It’s a success story to savour. Not quite rags to riches, but, in the notoriously competitive world of horse racing, as near to it as makes no difference. In the space of less than 15 years, Richard Fahey has gone from being yet another enthusiastic recruit, starting out with just a handful of horses, to becoming one of the country’s major players with more than 100 horses on his books.
By any standards, it’s been a massive ascent, from the ground floor to the heady heights of Royal Ascot glory and Pattern race achievement in England, Scotland, Ireland and France, a record of continued success, which speaks volumes for the ambitious nature, the hunger for winners, and the instinctive training talents of the man who has made it happen.
Richard Fahey has built his training career on the back of a successful stint as a jockey. Although refreshingly self-deprecating about his riding abilities, he chalked-up just over 100 winners, under both codes, in ten years in the saddle, the highlight of which was sharing the conditional jockeys’ title.
“I wasn't good enough, wasn't enjoying it and couldn't see a future in it, so I gave it up before it gave me up,” is Fahey’s succinct reflection of his days as a jockey.
For a while afterwards, he concentrated on buying and selling a few horses and running a livery yard before he was encouraged by friends to give the training game a whirl. It’s a decision he has never had cause to regret.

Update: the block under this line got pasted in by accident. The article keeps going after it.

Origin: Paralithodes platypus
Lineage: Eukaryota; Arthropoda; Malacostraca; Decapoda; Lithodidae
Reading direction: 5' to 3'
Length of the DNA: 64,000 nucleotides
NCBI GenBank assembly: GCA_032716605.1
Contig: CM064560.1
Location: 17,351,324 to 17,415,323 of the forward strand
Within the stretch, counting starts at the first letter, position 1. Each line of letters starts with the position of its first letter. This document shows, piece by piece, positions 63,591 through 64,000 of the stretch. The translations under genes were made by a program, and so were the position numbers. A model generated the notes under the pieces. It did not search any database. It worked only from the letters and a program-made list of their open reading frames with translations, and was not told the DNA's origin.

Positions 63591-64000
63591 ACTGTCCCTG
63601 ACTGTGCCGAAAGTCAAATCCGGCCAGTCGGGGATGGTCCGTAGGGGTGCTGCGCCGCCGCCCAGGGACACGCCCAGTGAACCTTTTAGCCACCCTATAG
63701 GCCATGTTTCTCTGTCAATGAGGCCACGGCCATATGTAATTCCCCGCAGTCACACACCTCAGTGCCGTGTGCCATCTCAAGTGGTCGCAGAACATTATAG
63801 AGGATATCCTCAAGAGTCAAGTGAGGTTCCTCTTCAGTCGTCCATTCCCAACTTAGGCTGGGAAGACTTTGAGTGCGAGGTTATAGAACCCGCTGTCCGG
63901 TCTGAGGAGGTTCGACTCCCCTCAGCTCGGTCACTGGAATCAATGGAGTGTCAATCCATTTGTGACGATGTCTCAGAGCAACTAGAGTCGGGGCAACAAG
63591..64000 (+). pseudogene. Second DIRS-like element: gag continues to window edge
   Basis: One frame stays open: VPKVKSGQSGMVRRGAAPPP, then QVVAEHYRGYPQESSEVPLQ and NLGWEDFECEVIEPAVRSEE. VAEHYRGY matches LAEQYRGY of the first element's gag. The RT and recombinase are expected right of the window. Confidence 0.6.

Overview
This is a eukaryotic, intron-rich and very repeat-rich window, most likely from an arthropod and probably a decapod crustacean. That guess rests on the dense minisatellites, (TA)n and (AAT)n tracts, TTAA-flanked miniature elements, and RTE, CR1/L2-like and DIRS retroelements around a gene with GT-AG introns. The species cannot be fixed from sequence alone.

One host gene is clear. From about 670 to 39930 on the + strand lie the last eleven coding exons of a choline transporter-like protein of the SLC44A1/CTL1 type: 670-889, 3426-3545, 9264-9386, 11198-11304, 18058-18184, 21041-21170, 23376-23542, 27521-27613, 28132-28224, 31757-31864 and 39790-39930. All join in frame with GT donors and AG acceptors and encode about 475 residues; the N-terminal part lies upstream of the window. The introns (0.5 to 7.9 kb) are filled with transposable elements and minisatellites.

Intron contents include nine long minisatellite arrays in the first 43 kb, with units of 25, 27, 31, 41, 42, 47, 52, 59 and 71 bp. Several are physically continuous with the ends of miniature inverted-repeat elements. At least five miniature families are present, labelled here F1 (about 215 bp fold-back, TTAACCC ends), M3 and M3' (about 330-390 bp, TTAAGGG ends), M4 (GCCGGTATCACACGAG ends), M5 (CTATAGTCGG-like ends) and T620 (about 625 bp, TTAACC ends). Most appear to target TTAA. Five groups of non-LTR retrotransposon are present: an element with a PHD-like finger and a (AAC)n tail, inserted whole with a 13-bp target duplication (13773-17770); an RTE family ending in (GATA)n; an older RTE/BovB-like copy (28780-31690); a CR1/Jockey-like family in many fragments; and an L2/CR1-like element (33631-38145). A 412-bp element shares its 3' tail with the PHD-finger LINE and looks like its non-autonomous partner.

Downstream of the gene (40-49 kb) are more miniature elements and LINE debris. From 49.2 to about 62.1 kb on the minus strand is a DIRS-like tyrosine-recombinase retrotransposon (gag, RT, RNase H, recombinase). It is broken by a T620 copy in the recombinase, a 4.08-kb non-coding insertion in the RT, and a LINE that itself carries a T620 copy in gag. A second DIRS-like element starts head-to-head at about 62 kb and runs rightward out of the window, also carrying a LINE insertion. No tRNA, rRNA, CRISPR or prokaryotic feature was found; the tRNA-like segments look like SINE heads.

From starting out, in the summer of 1993, from Manor Farm, Butterwick, near Malton, with a string which barely reached double-figures, Fahey has never looked back.
Seven years in, and he got his name on the Royal Ascot roll of honour, courtesy of the horse, who did most to get his trainer noticed; the wonderful Superior Premium – a horse he’d bought as a yearling for only 2,800gns - who clinched a 20-1 triumph in the Cork And Orrery Stakes under Johnny Murtagh.
It was the start of something big. Having quickly elevated himself into the top 20 trainers in the country, Fahey has since progressed further up the ladder, thanks to consistent success and a natural aptitude and insatiable appetite for training horses that few can better.
Recent seasons have seen Fahey come firmly to the fore, his uncanny knack of being able to improve, season on season, being much in evidence.
In 2002, he won more than £500,000 for the first time in a Flat season. The following year, he did it again, while in 2004, his runners, which included 77 winners, raked-in a sizeable £740,000, and in 2005 – his first full year in his new yard at Musley Bank, Malton - the goalposts were raised again when Richard saddled 79 winners in Britain and accumulated just over £800,000 in prizes for his lucky patrons.
The progressive trend has continued. In both 2006 and 2007, he went through the £1m prize money barrier, an achievement only a handful of trainers are able to claim.